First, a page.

by Tanner Christensen, recent speaker at the VMA re:think design conference
This is an adapted version of a talk I gave as part of San Francisco Design Week and the VMA re:think Design Conference.
If I were to ask you who invented the telephone, you’d likely tell me it was a man by the name of Alexander Graham Bell. It’s true Bell was awarded a patent for the original telephone, but he was not the sole inventor. In-fact, Bell was one on a long list of individuals who each came up with the idea of a telephone over the span of 54 years.
During that half century, a dozen or more people independently conceptualize and documented their idea of the telephone. Some even went so far as to invent a working version of the telephone before Bell did.
You’re probably thinking each of the inventors collaborated with one another, borrowing and building on each others ideas, but the reality is that they came up with more or less the same idea in isolation.
These early inventors didn’t have easy access to each other because, of course, the telephone hadn’t yet been invented. Nor did they know whether or not someone had already explored the idea of a telephone before them. They didn’t even know if someone elsewhere in the world was working on the idea at the exact same time as they were. In Bell’s case, his patent was filed the exact same day — just a few hours earlier — than another inventor: Elisha Gray.
In the world of invention, having numerous people independently stumble on the same concept is a common occurrence; so common it’s been given a nickname: multiples.
The telephone, calculus, the theory of evolution, and the crossbow are all examples of multiples. When the Nobel Prize is awarded, it’s often awarded to three separate individuals who each landed on more or less the same discovery in their given field.
In the world of design we also have multiples. Such as when Airbnb and Medium’s new logos came under some scrutiny because they look so identical to a few brands from the 1970s.
The fact is that multiple people often end up creating the same or strikingly similar work independently of one another. The telephone was just one such case.
Yet, if the inventors of the early telephone, or calculus, or the crossbow, weren’t looking to each others work to inspire them, how did they land on the same idea? What were they inspired by?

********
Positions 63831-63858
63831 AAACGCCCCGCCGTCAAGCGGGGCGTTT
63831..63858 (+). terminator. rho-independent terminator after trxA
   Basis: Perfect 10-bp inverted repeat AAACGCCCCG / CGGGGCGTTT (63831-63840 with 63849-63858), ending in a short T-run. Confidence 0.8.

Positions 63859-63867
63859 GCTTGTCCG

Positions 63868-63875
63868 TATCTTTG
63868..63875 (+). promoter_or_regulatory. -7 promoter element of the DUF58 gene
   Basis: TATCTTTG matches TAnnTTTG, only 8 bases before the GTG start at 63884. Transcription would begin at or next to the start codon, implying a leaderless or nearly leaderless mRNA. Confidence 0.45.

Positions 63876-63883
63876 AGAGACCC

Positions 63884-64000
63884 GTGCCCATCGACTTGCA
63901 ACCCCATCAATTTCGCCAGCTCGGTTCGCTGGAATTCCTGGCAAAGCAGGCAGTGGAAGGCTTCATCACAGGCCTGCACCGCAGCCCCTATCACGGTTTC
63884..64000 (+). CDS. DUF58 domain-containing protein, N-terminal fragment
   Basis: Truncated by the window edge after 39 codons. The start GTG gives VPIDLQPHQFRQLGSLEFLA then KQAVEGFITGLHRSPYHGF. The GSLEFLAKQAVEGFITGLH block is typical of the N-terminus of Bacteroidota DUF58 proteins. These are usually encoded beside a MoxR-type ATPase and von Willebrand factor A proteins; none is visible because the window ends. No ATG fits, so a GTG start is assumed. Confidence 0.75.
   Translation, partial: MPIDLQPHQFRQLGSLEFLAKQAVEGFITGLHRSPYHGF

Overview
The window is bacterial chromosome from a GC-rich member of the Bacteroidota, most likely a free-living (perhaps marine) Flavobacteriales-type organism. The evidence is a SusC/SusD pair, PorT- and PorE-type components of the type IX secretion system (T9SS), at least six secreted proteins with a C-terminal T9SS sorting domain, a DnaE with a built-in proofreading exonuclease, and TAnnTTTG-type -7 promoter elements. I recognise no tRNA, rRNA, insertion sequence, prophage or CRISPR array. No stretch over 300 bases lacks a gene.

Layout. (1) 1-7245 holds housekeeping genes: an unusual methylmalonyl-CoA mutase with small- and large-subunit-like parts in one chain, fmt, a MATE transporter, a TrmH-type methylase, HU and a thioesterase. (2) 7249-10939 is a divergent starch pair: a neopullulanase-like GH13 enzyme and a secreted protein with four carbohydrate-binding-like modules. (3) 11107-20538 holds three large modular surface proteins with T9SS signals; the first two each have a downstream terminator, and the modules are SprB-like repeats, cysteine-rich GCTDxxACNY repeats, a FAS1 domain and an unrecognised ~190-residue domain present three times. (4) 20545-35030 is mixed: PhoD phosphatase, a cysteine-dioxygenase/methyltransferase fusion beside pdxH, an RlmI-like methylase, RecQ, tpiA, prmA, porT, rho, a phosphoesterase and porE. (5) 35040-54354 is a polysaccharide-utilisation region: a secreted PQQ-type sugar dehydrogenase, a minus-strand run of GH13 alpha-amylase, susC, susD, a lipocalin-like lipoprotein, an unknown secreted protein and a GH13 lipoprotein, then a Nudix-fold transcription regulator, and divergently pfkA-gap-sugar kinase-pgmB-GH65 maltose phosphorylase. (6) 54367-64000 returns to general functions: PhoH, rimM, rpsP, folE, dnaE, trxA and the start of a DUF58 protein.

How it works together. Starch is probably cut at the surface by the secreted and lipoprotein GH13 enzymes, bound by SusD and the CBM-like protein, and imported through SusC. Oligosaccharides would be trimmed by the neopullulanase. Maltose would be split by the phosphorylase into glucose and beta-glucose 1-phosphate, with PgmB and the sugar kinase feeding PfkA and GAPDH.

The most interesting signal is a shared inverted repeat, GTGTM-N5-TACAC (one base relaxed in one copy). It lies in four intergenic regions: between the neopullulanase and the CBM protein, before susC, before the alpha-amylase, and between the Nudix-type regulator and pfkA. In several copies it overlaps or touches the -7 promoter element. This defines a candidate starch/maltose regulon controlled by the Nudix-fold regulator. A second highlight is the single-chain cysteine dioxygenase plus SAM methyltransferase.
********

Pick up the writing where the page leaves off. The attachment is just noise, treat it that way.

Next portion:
I want to be clear that what I’m talking about here is practical inspiration. It’s not the feel-good inspiration you get from watching a beautiful sunset or from hearing a remarkable talk.
We can all probably imagine what practical inspiration means however. It usually means that if we’re working on a visual problem, we tend to look to publications or online sites like Dribbble and Behance to see how others have used things like color, space, and hierarchy in their work. Or if we’re working on an interaction design experience we’re likely to pick up our phones and swipe through apps and experiences to see what those are like.
These are very common behaviors in our industry and we tend to talk about them in terms of inspiration.
But this is not how inspiration works. At least not practically.
We say these behaviors are us seeking inspiration when they’re really us looking for existing solutions. And this is a critical difference we must remind ourselves of if we’re to do our best work.
We say we need to be inspired but end up seeking solutions. And with enough diligence, and given enough time, we inevitably do end up finding a solution, or part of a solution we feel we can adapt. We then say that what we’ve found is inspiration, when it’s really somebody else’s solution.
And that’s the problem with this: the solutions we stumble on and say “have inspired us” aren’t solutions to our design problems. The solutions we find through these behaviors are solutions to somebody else’s problem; a problem we don’t have full context into 99% of the time.
It’s rare we’ll find a design solution and know the needs or constraints of it, or the things the designer tested or iterated on. All we see is a finished or semi-finished product, the solution a designer landed on after who knows how many hours of work. Without full context, solutions lack the who, what, where, when, why, and how; which means there’s no way for us to be certain they’re an appropriate or even reasonable fit for our problems.
It all sounds a little silly once you realize this. Yet we do it all the time and call it inspiration. Why?
I believe we do this for many reasons, but there are two primary ones that come to mind: either we’ve failed to explore and truly understand the problem we’re designing for in the first place, or we’ve somehow lost track of where we are in the design process and are unclear about what to do next.
So whenever we face uncertainty like this, we say we simply need to be inspired, then look out into the world to find solutions without fully considering the consequences. It’s a bad habit which has become ingrained in our industry.
At Facebook we see a variation of this often.
Designers outside the company will browse sites like Dribbble and stumble on a trend or experience they think is really amazing, and they’ll think that the thing they’ve stumbled on could be an excellent solution to a problem they’ve personally encountered on Facebook. They’ll work tirelessly on a redesign of the Facebook experience and share it as a suggestion on how to improve the platform, sometimes even including the redesign as part of a job application.
Often when I see these unsolicited redesigns I can’t take them very seriously, because while the design may appear to solve a very simple problem, the designer tends to overlook vital aspects of the problem space.
They overlook things like localization, what happens when a button or headline goes from 7 characters in one language to 30 in another? Or what about translating text from left-to-right to right-to-left? Or how a pattern scales across many different platforms for a billion people all around the world who each use the product differently.
So while the redesigns are usually nice to look at, they don’t get at the heart of the problem that Facebook designers have more insight and understanding of.